Other than educational initiatives for schools, governments haven’t traditionally run large scale security awareness campaigns directly to the public. This has changed the United Kingdom with the introduction of the CyberStreetWise Campaign. CyberStreetWise is a cross-government campaign funded by the National Cyber Security Programme using the agency M&C Saatchi. The website features interactive security advice and educational videos for home users and small businesses.
The objective is to help reduce the susceptibility of home users and small businesses to online threats. The campaign is innovative not just because of the broad coalition of partners which have been brought together, but also because of the channels which are being used to deliver the content. To find out more about the campaign I caught up with Orna Joseph, Head of SOC Cyber Communications for the UK Office for Security and Counter Terrorism.
What were the origins of the campaign?
The UK government’s latest National Cyber Security Consumer Tracker found that the online exploiting of consumer and SME security was a growing cause of fraud. Qualitative analysis (National Fraud Segmentation) was done to improve our understanding of the issues. It was found that there were a number of key behaviours in audience segments that were increasing their susceptibility to attacks. Only 30% habitually used complex passwords to protect online accounts and 57% did not always check websites are secure before making a purchase. From this analysis, audiences were segmented into demographics to encapsulate the key differences. This meant that it was clear what positive behaviours needed to be increased, what negative behaviours needed to be decreased and who the likely ambassador groups were. Tuning of the messages not only used expert advice, but also used focus groups to make sure that the message was understood by target audiences in the way that it was intended.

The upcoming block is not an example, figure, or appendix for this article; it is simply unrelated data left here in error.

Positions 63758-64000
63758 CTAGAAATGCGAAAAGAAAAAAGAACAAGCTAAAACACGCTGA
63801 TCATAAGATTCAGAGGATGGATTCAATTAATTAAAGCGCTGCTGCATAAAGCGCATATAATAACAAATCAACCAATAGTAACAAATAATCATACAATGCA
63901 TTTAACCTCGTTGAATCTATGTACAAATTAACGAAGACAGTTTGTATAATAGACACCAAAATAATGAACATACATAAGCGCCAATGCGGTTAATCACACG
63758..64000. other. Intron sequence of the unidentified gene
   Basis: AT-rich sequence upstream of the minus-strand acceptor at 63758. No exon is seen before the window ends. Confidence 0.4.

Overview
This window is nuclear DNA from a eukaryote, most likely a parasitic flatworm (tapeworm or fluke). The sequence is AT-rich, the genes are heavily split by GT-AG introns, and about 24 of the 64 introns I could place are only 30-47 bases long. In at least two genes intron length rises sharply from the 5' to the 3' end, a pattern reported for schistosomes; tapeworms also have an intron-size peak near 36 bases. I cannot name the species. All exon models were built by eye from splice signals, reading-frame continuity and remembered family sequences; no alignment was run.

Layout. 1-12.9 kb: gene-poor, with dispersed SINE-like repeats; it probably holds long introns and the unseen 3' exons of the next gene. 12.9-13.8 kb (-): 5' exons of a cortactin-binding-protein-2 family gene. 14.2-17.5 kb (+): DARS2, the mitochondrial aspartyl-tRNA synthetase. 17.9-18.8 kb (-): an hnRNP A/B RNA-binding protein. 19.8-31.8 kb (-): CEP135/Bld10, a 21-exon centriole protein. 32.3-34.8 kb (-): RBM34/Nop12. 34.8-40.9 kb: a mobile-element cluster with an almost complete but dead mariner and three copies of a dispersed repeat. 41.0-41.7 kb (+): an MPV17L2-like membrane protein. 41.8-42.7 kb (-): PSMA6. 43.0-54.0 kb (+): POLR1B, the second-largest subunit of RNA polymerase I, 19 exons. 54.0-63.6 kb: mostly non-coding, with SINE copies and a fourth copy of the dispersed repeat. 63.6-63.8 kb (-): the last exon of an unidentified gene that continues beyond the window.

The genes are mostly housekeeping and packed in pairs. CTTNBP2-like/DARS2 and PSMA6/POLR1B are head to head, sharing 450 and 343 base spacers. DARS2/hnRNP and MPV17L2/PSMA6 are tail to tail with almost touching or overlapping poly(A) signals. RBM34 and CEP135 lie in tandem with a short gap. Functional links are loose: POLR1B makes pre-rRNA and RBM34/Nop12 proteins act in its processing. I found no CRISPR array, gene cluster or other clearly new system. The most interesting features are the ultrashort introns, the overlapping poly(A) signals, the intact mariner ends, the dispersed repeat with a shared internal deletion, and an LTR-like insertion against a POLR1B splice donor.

What channels were used for message delivery?
They key delivery methods were online, radio and posters in public spaces. We decided not to use blanket TV advertisements for a number of reasons. Firstly, the risks were online so it was felt that the campaign should be as well. It’s important to focus on having a presence in the medium that you’re talking about. Secondly, the budget required for TV means that we couldn’t do it in a sustained manner. Without being able to sustain a campaign then there were limited chances for reinforcement. Without ongoing reinforcement there were limited chances to embed improved behaviours. The messages have also been spread by a broad range of thirty partners that have helped promote the site including Sophos, Facebook, and Financial Fraud Action UK.
How is success being measured?
Our audiences have been re-surveyed and so far we have found a four percent change in key behaviours. This doesn’t sound like a lot but this means approximately two million people in the UK have taken steps to improve their security since the campaign started.
As a security practitioner it’s fantastic to see a campaign with this level of rigour in the planning and execution. The level of analysis that has gone into defining the demographics and planning the campaign is astonishing. In particular the audience segmentation is fantastic. We really need to start doing this as standard for corporate campaigns.